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Farmers union: Two is not better than one



By Deborah Courson Smith Big Sky Connection

GREAT FALLS – A proposal to split the Farm Bill into a piece on farm policy and one on nutrition policy was quick to light a fire under the Montana Farmers Union, which opposed the move. U.S. House leadership floated the plan on Tuesday, with mostly party-line responses of Republicans supporting it and Democrats opposing it.

Montana Farmers Union president Alan Merrill pointed out that farm and nutrition policies were merged decades ago to bridge the rural-urban divide. He said he supports renaming the whole package the “Food Bill.”

“If it was called the food bill, I think the people would understand it more closely because it helps the farmer that produces the food that helps the people that are hungry,” he explained.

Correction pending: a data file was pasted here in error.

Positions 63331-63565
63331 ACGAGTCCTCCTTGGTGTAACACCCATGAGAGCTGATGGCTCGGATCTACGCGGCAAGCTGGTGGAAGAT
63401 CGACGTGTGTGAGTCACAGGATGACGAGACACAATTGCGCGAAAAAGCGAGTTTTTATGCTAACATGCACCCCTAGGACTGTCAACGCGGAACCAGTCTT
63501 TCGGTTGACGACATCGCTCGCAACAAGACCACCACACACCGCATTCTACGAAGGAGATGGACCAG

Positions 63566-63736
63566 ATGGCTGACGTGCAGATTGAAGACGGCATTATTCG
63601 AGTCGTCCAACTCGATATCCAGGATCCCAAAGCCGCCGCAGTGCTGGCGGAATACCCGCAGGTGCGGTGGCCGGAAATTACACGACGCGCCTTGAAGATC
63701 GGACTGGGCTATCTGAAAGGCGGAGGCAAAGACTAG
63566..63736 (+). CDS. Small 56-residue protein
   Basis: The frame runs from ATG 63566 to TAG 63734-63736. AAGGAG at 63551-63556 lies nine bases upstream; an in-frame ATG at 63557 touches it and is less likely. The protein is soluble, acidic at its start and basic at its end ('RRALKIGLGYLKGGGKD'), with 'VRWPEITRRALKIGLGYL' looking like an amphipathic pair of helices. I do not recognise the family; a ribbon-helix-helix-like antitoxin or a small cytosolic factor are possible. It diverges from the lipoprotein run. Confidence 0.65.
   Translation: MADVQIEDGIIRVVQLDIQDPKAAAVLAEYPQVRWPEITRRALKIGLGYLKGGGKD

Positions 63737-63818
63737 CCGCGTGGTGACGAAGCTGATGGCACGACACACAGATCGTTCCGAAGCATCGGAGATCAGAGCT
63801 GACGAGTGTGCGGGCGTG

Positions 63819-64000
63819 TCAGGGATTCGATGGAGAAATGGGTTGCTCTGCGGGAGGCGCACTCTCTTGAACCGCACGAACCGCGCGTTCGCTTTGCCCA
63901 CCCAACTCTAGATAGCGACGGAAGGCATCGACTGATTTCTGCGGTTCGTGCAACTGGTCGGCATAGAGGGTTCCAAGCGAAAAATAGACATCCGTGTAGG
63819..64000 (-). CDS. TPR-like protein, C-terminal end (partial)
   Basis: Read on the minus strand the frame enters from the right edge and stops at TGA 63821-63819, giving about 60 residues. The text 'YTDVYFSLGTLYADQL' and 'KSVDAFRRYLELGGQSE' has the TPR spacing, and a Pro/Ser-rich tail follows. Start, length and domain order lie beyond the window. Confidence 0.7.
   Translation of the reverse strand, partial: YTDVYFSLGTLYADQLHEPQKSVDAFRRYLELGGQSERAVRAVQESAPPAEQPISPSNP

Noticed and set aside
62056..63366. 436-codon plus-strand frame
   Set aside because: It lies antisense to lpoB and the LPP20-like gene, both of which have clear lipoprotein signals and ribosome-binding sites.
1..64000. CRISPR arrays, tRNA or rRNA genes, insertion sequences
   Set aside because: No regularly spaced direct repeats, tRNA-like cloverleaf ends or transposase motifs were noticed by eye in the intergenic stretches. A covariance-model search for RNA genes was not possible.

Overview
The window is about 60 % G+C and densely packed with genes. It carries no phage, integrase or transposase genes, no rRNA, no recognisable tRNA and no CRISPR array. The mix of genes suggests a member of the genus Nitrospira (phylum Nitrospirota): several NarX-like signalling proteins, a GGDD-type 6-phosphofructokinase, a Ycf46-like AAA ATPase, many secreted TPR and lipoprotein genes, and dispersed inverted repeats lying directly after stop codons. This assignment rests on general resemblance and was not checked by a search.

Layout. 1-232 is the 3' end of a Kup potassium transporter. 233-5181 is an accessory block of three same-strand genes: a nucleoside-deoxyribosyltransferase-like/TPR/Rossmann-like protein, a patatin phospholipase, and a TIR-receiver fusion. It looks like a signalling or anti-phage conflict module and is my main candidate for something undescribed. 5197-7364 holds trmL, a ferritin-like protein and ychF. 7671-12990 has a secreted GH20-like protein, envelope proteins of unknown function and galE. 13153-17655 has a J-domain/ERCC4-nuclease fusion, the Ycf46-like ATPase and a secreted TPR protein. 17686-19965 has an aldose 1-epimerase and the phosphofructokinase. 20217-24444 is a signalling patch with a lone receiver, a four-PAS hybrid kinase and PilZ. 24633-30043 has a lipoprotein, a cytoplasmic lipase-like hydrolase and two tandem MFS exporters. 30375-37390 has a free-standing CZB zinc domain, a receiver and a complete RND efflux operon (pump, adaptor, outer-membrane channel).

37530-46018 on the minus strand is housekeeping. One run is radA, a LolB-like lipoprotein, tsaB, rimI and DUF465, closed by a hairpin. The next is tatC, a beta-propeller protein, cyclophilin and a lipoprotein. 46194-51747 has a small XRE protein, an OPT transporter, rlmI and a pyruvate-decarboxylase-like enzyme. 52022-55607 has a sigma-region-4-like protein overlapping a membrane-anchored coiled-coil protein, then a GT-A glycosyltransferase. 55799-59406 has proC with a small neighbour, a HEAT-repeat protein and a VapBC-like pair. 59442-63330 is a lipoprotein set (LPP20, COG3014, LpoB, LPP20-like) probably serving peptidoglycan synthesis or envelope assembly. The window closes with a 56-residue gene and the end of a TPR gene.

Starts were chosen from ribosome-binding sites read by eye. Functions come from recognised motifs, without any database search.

Merrill said he suspects that splitting the votes on farm policy and nutrition would allow more attacks on the food stamp program, called SNAP (Supplemental Nutrition Assistance Program), as well as the dismantling of farm programs. The American Farm Bureau Federation also opposed splitting the bill, and both organizations found like-minded views from more than 500 groups in just a few hours.

Merrill warned people not to get distracted by the attacks on the food stamp program, because the move to split the bill would also make another fundamental change: It would repeal farm policy law.

“We do not want the repeal of the permanent farm law, because once that’s gone there is no safety net for farmers,” he warned. “There is none.”

When the original Farm Bill was crafted, it garnered bipartisan support while keeping in mind a balance of food production, conservation, nutrition and rural development, he explained.

Megan Paulson is the Co-Founder and Chief Operating Officer of Outlaw Partners.

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